GamingGPUsNews

NVIDIA RTX 4080, RTX 4090 to Feature Clock Speeds Exceeding 3GHz, Likely to Break the 100 TFLOPs Barrier [Report]

NVIDIA’s next-gen Lovelace graphics cards are rumored to feature considerably higher TGPs than their predecessors. We’re looking at power draws of up to 600W for the RTX 4090 and even more for the RTX 4090 Ti. This is despite the fact that these chips will be fabbed on TSMC’s 4nm N4 process which is easily one of the most efficient nodes on the planet. The excessive power consumption won’t be for nothing though, and the RTX 4090 (based on the AD102 die) will pack around 16K FP32 cores.

The AD102 die will get a haircut before going into the RTX 4090, dropping the core count from 18,432 to 16,384. This means that a few of the SMs, TPCs, and GPCs along with the L2 cache will also be axed. As for the clocks, Kopite7kimi states that we can expect core boost clocks well over 2.8GHz.

GPUTU102GA102AD102AD103AD104
ArchTuringAmpereAda LovelaceAda LovelaceAda Lovelace
ProcessTSMC 12nmSam 8nm LPPTSMC 5nmTSMC 5nmTSMC 5nm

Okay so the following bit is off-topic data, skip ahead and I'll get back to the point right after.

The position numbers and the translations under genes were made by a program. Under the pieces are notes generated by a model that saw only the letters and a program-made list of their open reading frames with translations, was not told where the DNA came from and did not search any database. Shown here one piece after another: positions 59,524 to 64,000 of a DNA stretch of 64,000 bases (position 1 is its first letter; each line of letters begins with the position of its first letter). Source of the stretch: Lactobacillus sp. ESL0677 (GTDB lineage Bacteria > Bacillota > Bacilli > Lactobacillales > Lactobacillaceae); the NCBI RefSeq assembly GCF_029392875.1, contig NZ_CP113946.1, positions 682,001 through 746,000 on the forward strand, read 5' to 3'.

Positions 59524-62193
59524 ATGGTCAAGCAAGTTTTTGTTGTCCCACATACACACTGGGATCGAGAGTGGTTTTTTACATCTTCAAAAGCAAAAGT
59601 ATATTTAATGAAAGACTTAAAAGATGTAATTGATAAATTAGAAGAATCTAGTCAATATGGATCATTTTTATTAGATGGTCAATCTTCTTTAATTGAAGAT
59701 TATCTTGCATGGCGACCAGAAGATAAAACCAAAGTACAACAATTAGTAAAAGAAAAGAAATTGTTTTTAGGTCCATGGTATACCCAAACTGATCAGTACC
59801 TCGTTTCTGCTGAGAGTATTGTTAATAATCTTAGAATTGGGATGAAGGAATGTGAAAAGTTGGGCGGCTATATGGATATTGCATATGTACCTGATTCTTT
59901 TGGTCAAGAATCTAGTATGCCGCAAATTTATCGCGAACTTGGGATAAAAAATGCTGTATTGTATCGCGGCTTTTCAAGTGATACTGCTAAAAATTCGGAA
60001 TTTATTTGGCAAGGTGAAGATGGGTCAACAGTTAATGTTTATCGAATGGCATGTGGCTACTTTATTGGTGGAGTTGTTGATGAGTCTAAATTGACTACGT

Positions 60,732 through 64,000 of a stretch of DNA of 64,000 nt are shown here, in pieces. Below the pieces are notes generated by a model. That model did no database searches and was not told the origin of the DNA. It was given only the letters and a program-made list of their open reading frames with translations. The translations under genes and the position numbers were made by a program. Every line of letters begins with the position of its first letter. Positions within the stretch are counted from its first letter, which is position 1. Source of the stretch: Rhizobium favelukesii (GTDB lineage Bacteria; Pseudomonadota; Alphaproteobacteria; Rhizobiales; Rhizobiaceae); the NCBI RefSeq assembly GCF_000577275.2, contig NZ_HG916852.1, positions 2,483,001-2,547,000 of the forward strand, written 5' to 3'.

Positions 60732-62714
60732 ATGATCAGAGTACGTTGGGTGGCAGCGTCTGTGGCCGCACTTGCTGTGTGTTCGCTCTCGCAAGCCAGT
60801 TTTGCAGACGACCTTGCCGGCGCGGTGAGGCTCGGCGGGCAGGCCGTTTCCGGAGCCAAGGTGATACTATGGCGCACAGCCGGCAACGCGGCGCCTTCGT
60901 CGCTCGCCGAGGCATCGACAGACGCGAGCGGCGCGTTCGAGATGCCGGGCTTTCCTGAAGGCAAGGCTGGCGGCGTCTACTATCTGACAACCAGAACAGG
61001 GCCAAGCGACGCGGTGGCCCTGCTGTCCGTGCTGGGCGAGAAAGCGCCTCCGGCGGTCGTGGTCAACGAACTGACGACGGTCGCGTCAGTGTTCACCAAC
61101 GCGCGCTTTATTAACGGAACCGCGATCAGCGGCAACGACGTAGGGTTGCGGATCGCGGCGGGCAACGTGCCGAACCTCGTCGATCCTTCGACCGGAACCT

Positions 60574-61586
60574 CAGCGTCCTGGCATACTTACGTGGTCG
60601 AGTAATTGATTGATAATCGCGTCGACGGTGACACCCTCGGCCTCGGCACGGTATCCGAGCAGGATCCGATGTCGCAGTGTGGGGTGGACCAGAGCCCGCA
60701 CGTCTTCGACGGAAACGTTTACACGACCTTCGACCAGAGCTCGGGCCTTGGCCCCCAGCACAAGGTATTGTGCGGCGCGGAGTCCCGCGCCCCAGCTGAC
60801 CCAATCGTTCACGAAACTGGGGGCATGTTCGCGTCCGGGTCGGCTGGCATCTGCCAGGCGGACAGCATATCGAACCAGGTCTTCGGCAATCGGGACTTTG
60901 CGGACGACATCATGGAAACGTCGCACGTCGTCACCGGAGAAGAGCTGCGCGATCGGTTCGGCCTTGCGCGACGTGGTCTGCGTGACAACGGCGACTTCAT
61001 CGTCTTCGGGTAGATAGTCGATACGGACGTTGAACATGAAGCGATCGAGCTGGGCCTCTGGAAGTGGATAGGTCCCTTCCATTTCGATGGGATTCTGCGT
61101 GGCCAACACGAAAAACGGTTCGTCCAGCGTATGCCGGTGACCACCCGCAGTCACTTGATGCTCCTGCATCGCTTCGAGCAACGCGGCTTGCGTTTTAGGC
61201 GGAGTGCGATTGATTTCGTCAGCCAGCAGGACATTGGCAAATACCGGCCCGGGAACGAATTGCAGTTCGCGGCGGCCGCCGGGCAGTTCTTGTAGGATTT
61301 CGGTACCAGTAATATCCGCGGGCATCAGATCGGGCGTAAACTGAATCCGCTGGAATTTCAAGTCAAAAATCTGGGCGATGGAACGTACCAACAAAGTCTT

GPC671275
TPC3642724230
SMs72841448460
Shaders4,60810,75218,43210,7527,680
FP32 TF16.137.6~100 TFLOPs?~50 TFLOPs~35 TFLOPs
Memory11GB GDDR624GB GDDR6X24GB GDDR6X16GB GDDR616GB GDDR6
L2 Cache6MB6MB96MB64MB48MB
Bus Width384-bit384-bit384-bit256-bit192-bit
TGP250W350W600W?350W?250W?
LaunchSep 2018Sep 2020Aug-Sep 2022Q4 2022Q4 2022

We might get a GPU with 16,384 pulsating cores running at a whopping 3GHz and custom liquid-cooled models clocked even higher. The more accessible RTX 4080 featuring the AD103 die should pack around 10,000 cores and boosts exceeding 3GHz. The peak power draw should stay in the 400-450W range.

Clock speeds of 3GHz should allow the RTX 3090 to push through the 100 TFLOPs barrier albeit with significant heat generation and an unreasonable power draw. The RTX 4080 will hover a bit over (or under) 50 TFLOPs while the RTX 4070 should be rated over 30 TFLOPs. Keep in mind that these figures don’t mean much in terms of real world performance but are a reminder of how far GPUs have come.

Areej

Computer hardware enthusiast, PC gamer, and almost an engineer. Former co-founder of Techquila (2017-2019), a fairly successful tech outlet. Been working on Hardware Times since 2019, an outlet dedicated to computer hardware and its applications.

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